I’ve been stepping since I was a kid and it’s been a passion of mine. In college I started my own step team, we competed and were able to gain a lot of experiences through the art form. When I got back to Athens, I was asked by nieces to come help coach their team, because they knew that I knew how to step. While coaching, we had a lot of success and I was able to involve myself into their lives and into the community. I also learned that Athens had an amazing, competitive step atmosphere through the school system. I wanted to take that blueprint and elevate. Some schools didn’t have teams due to funding or personnel. I wanted my program to be community based so that all kids, regardless of their school, could participate. The unprivileged youth in Athens didn’t have the space, resources, and outlets as other kids and I wanted to be in that gap for them. I wanted to give them the opportunities and teachings that the more privileged kids had. Also thought that since stepping was such an amazing outlet for me that would hopefully be something amazing for the youth. Six years after my return to Athens, The League of Step was born. My staff and I decided that we wanted the program to be more than an outlet of expression, more than just stepping, more than an escape from day to day trauma. We wanted it to be something that instilled values, morals, goals, culture, knowledge of self and self love. So we decided to create programs within the program that would do so. Aside from stepping we offered mentoring, tutoring, field trips, workshops, sessions with black community leaders and activists and community service. These kids get exposed to a lot of different things. They meet black politicians, lawyers, doctors, policemen, firefighters, entrepreneurs and more. They meet people who’ve shared similar experiences, they meet people who just like them were faced with obstacles and made it out. They receive 1 on 1 tutoring with our staff if needed, also group tutoring to promote social skills and communication. We teach the importance of the community and why we do the service to our community. The story isn’t written fully though, there’s much work to do and we are indeed still writing.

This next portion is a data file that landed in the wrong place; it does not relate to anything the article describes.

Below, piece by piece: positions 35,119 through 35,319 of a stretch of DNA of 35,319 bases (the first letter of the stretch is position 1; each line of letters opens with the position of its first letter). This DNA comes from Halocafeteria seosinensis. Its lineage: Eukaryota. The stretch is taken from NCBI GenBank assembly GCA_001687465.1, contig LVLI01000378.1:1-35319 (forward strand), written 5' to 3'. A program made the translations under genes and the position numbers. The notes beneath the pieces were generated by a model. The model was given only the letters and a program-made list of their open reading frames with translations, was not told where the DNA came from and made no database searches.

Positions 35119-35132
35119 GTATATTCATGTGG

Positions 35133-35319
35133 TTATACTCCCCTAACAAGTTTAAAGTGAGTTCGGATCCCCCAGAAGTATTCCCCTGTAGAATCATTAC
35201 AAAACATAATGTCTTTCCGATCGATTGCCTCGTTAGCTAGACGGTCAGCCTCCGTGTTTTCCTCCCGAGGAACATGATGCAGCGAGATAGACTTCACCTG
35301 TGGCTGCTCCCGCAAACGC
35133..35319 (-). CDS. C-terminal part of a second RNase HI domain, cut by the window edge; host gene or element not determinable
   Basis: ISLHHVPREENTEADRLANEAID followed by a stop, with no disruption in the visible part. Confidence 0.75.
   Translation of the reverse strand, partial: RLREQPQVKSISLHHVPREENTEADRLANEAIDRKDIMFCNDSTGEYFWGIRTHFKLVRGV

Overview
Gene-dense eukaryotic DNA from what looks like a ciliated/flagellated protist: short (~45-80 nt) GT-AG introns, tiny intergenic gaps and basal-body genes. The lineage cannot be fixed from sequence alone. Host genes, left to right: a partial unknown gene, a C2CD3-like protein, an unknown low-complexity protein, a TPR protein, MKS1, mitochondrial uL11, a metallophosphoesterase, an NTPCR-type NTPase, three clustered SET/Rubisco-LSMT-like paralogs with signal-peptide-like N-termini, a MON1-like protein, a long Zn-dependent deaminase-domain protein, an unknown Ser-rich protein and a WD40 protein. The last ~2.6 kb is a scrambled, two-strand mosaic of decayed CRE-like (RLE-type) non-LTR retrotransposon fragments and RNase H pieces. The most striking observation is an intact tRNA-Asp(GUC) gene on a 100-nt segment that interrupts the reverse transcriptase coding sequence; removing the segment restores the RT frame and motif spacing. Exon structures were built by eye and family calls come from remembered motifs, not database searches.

Any upcoming projects coming up that you would like to share with readers?